2016 Individual Finance and Insurance Decision Centre Conference (IFID)

The IFID Centre & the DeGroote School of Business at McMaster University will be jointly organizing this year’s conference. The theme will be: The Optimal Household Balance Sheet: Who Has Too Much Debt?

Registration is complimentary but limited. To reserve a seat, please send an email request to Alicja Siek at McMaster University, at: siekal@mcmaster.ca.

 

Event Details

When:October 19, 2016
Time:9:00 a.m. to 12:15 p.m.
Where: Ron Joyce Centre, DeGroote School of Business 4350 South Service Road, Burlington, ON L7L 5R8
Cost:Free. Registration is required.
Contact: Alicja Siek
siekal@mcmaster.ca

Ron Joyce Centre, DeGroote School of Business 4350 South Service Road, Burlington, ON L7L 5R8

More Information

Speakers

Guozhong Zhu (University of Alberta)

(co-authors: Vyacheslav Mikhed & Barry Scholnickand)

Personal Bankruptcy Over the Lifecycle

Abstract: Using data on the universe of personal bankruptcy filings for Canadian households, we provide new evidence on the age profiles of the filing bankruptcy rates for both homeowners and renters. These profiles are hump-shaped. The bankruptcy filing rates peak at age 30-35 for homeowners and at age 45-50 for renters. We construct a lifecycle optimization model that quantitatively matches these data facts. In the model, households are subject to income shocks, house price shocks and taste shocks, and they make bankruptcy decisions along with choices over a risk free asset, housing, mortgage debt and unsecured debt. Two important points are highlighted by the model.

Discussant: T.B.A.


Nitzan Tzur-Ilan (Hebrew University of Jerusalem)

The Effect of Loan-to-Value Limits on the Demand for Housing: The Case of Israel

Abstract: This study examines the effect of a Loan-to Value (LTV) restriction on property purchases of Israeli households. Using a large and novel micro-economic database and a matching technique to compare consumers affected by the regulation with similar consumers who are unaffected, I find that the LTV restriction has a significant effect on households. Consumers affected by the LTV limit take smaller mortgages (are less leveraged), and purchase smaller, cheaper properties, in locations farther away from the major urban centers. I also find that no segment of the population is excluded from the market because of the regulation, in contrast with critiques according to which macro- prudential policies prevent certain segments of the population from obtaining credit. I conclude that an LTV limitation, the most common macro-prudential policy tool, has an impact not only from a financial stability perspective, by reducing the leverage of households, but also on the housing market, by changing the households’ preferences over the characteristics of the acquired asset.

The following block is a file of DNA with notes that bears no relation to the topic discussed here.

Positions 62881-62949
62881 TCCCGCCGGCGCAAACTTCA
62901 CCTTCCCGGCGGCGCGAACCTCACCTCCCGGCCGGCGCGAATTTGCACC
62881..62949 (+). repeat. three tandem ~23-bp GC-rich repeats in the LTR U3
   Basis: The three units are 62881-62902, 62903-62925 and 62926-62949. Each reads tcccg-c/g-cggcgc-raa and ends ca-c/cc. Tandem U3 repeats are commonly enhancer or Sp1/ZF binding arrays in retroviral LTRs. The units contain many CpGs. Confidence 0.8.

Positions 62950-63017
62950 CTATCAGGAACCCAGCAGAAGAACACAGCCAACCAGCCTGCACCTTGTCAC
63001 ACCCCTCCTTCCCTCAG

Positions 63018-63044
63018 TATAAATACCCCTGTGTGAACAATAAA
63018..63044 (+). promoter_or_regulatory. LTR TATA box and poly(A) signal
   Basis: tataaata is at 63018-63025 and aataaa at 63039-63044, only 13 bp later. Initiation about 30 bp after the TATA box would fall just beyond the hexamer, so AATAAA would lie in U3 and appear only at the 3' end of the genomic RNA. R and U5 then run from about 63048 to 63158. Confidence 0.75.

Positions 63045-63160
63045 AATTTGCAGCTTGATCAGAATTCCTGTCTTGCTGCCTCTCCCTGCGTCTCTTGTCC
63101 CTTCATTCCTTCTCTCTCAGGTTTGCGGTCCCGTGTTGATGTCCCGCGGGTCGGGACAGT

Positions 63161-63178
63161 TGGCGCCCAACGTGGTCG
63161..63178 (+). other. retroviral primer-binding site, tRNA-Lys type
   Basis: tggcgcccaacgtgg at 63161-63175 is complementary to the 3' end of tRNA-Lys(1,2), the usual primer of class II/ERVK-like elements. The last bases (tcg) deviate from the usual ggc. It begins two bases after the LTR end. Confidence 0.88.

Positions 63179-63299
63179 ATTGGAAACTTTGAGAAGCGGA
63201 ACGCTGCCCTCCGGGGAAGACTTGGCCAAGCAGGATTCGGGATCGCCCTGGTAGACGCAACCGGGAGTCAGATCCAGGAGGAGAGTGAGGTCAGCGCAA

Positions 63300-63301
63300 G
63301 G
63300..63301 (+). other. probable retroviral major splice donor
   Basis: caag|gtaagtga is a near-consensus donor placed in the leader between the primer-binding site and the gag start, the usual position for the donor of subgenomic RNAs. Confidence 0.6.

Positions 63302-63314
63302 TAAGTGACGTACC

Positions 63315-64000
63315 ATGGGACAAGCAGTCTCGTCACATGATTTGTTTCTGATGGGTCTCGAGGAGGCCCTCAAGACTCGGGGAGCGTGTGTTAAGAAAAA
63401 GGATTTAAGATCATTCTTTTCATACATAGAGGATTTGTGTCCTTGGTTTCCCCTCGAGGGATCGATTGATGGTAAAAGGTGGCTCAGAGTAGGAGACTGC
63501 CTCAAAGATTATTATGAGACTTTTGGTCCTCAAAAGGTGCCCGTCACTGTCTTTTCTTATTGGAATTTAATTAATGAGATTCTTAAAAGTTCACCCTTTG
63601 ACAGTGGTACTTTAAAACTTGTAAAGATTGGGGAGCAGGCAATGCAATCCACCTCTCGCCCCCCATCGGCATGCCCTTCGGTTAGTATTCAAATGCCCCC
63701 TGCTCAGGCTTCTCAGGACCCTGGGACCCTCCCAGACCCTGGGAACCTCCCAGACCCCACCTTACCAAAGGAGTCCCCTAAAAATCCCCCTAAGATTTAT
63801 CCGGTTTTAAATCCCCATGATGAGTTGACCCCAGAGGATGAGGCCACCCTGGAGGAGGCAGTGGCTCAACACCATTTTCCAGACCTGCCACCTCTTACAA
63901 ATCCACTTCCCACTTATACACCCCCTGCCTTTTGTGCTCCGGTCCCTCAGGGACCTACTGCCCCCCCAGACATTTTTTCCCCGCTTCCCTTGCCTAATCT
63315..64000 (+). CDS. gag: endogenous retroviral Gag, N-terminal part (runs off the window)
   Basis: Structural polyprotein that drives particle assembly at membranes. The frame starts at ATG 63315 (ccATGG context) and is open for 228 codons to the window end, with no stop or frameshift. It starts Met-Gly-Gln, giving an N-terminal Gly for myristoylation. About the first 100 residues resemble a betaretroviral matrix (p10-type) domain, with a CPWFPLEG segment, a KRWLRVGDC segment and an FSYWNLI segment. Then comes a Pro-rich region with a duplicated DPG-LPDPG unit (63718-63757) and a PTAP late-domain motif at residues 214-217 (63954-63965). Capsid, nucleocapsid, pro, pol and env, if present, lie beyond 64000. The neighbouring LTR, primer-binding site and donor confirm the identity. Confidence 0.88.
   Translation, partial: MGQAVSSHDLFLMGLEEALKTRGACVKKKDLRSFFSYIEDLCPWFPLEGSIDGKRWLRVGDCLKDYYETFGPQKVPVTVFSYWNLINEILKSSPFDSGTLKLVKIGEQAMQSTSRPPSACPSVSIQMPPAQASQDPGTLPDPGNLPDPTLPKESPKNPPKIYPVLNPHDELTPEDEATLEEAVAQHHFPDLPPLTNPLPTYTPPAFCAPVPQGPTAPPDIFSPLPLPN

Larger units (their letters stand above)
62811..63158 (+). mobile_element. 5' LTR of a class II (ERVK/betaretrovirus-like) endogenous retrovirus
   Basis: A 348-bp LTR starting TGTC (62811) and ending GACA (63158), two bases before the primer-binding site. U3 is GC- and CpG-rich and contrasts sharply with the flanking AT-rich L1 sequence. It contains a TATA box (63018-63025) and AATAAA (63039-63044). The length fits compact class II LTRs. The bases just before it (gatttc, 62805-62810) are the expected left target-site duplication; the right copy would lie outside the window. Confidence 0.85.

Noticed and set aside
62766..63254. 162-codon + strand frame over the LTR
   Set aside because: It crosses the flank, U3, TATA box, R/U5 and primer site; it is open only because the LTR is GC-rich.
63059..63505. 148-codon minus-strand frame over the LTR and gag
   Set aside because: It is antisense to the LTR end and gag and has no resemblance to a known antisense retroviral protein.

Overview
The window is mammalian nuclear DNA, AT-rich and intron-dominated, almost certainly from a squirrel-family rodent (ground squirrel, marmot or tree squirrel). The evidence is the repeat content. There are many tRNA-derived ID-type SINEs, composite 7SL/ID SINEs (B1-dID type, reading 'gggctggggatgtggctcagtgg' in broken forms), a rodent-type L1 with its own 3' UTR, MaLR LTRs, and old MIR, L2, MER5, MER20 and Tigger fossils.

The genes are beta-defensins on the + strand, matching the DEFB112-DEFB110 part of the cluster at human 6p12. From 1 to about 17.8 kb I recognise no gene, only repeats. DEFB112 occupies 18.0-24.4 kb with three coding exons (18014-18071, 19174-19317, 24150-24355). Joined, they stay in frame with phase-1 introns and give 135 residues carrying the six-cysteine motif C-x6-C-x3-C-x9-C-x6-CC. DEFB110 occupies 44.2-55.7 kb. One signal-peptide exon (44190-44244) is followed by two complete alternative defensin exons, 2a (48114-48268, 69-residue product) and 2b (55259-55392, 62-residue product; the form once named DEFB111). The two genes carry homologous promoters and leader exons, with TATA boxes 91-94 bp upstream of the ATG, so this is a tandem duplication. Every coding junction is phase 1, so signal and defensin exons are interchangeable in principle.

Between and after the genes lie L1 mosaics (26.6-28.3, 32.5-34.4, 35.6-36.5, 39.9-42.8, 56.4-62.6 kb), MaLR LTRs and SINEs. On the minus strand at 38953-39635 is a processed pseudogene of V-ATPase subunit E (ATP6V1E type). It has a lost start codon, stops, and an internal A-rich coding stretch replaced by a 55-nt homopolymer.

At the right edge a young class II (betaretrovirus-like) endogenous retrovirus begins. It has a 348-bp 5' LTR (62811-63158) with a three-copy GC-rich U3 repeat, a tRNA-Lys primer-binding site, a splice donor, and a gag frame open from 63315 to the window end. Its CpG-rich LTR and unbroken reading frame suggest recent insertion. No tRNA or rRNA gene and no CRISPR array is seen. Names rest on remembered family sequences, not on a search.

Discussant: Sherman Cheung


Phillippe d’Astous (HEC Montreal)

Consumption, Debt, and Delinquency Responses to an Anticipated Increase in Cash-on-Hand

Abstract: I use account-level bank data to analyze consumers’ response to an anticipated increase in cash-on-hand following the final payment on a term loan. Liquidity constraints are elicited using past payment behavior on the credit card, and can rationalize the response of credit card expenditures and debt. However, contrary to predictions, unconstrained consumers increase their propensity to finance durable goods with a new term loan by 23%, suggesting other behavioral explanations, such as mental accounting, might influence term loan contracting. Default probability decreases, which shows that financial delinquency can be an important margin of adjustment for consumers.

Discussant: Ron Balvers

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